My state of origin is Missouri/Misery — one of the increasing number of states where women are now considered chattel (sorry/not sorry to bring up politics). But I was lucky enough to have: 1. A grandmother who was a Master Gardener and 2. Lived in Laguna Niguel, California. Long before we had access to anything “exotic” at our local grocer she would send us boxes of Meyer lemons and artichokes fresh from her back garden. The photo above is a scene from the very beginning of my love affair with my favorite vegetable.
Nearly five decades later the opening of a Trader Joe’s in Boulder introduced 12-ounce bags of frozen artichoke hearts in the freezer section for $3.29. And suddenly, the ways in which I could express my love for the vegetable — a member of the thistle family — multiplied.
Yes, yes, YES – I get it. It’s totally not the same thing as a fresh artichoke and yes, I know they are not organic. And this does give me great pause. But when I asked a certain local chain to source frozen artichoke hearts for me back in 2010 the only ones they could find where $18 for 12 oz. Gulp. So I take my chances and hope that an article I read about one of the biggest growers in California switching to more organic methods is actually the case with these 'chokes.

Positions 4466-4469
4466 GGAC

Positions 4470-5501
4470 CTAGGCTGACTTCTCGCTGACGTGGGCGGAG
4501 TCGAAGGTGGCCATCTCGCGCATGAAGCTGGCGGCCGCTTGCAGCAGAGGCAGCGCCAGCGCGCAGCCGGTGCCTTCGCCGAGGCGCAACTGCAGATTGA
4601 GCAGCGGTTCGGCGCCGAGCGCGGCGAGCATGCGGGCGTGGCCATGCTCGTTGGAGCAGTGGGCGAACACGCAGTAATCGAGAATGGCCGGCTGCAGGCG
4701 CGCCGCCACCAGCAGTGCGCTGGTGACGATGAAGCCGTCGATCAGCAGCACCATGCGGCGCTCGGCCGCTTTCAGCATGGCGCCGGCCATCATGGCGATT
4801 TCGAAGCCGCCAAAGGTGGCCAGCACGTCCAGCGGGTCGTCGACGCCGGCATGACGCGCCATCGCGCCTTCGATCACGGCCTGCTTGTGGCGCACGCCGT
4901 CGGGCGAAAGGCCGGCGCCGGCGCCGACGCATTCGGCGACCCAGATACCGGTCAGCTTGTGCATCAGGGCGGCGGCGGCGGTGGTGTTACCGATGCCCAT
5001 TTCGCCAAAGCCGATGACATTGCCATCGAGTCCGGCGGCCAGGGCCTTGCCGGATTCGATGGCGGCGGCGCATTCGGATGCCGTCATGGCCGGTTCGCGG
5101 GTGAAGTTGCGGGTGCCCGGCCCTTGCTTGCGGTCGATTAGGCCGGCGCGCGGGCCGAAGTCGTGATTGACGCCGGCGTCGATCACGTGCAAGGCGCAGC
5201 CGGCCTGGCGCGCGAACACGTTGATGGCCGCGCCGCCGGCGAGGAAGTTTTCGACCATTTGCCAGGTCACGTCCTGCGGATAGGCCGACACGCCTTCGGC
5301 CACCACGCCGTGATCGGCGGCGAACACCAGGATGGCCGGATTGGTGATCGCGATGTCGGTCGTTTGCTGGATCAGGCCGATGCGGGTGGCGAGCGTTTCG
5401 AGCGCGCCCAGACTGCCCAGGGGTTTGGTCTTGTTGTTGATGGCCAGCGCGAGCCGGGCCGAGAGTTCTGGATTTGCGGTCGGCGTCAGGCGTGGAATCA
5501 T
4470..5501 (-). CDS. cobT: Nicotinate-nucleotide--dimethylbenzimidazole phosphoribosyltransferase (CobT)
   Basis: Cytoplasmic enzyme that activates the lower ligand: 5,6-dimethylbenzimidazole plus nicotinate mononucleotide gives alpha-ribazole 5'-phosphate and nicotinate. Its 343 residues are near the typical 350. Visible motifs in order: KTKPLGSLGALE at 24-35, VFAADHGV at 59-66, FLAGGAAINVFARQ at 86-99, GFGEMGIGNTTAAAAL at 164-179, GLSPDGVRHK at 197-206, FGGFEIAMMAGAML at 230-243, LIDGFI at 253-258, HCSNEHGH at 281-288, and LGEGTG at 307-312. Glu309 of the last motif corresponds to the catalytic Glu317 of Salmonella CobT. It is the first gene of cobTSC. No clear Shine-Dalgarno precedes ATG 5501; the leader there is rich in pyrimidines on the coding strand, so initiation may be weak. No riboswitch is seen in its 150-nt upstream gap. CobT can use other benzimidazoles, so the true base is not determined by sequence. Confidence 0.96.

In the Instant Pot:
Add oil, garlic and onion when using the Sauté mode. Cook for about 2 minutes, then add the celery, salt and pepper. Cook for another 4 minutes or so.
Stir in the water/broth and add the artichoke hearts.
Secure lid to Sealing and Manually set the Pressure Cook setting for five minutes at high. Quick release when the program ends.
Once the soup has cooled a bit, puree in a blender until silky smooth. Add lemon and extra salt to taste.
On the Stove:
Follow the same directions to sauté and then cook the artichokes with the broth for about 20 minutes. Follow directions listed above once the soup has cooled.
Garnish with croutons, roasted chickpeas, fresh chives, parsley…
And so what's so great about artichokes? They are high in fiber, vitamin C, folate, magnesium and potassium. Considered a prebiotic in the form of inulin a type of fiber, and super high in antioxidants (some say they are the number one vegetable). NOTE: I purposely did not photograph the soup because while it is very tasty, it is not so very pretty.